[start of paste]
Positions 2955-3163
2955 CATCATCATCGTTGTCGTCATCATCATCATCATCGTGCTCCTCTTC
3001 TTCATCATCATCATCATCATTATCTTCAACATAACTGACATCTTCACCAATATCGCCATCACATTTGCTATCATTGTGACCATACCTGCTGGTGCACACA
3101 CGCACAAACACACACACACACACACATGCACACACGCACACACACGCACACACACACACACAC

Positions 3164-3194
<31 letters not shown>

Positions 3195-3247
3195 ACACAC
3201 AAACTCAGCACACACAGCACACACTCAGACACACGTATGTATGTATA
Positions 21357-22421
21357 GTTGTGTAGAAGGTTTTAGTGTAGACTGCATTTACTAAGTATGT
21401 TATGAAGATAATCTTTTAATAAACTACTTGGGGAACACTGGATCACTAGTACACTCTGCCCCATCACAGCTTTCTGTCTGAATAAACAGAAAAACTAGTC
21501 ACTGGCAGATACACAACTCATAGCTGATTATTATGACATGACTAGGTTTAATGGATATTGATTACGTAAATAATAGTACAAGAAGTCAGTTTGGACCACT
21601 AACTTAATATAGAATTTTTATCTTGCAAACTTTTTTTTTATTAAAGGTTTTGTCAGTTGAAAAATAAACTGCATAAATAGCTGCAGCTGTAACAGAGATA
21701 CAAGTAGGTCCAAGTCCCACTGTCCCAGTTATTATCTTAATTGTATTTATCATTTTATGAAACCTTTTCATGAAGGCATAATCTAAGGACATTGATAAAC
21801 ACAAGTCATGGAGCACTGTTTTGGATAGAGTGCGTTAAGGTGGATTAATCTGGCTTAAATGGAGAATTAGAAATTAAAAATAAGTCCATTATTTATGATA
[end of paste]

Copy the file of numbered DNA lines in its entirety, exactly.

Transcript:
Positions 2955-3163
2955 CATCATCATCGTTGTCGTCATCATCATCATCATCGTGCTCCTCTTC
3001 TTCATCATCATCATCATCATTATCTTCAACATAACTGACATCTTCACCAATATCGCCATCACATTTGCTATCATTGTGACCATACCTGCTGGTGCACACA
3101 CGCACAAACACACACACACACACACATGCACACACGCACACACACGCACACACACACACACAC

Positions 3164-3194
<31 letters not shown>

Positions 3195-3247
3195 ACACAC
3201 AAACTCAGCACACACAGCACACACTCAGACACACGTATGTATGTATA
Positions 21357-22421
21357 GTTGTGTAGAAGGTTTTAGTGTAGACTGCATTTACTAAGTATGT
21401 TATGAAGATAATCTTTTAATAAACTACTTGGGGAACACTGGATCACTAGTACACTCTGCCCCATCACAGCTTTCTGTCTGAATAAACAGAAAAACTAGTC
21501 ACTGGCAGATACACAACTCATAGCTGATTATTATGACATGACTAGGTTTAATGGATATTGATTACGTAAATAATAGTACAAGAAGTCAGTTTGGACCACT
21601 AACTTAATATAGAATTTTTATCTTGCAAACTTTTTTTTTATTAAAGGTTTTGTCAGTTGAAAAATAAACTGCATAAATAGCTGCAGCTGTAACAGAGATA
21701 CAAGTAGGTCCAAGTCCCACTGTCCCAGTTATTATCTTAATTGTATTTATCATTTTATGAAACCTTTTCATGAAGGCATAATCTAAGGACATTGATAAAC
21801 ACAAGTCATGGAGCACTGTTTTGGATAGAGTGCGTTAAGGTGGATTAATCTGGCTTAAATGGAGAATTAGAAATTAAAAATAAGTCCATTATTTATGATA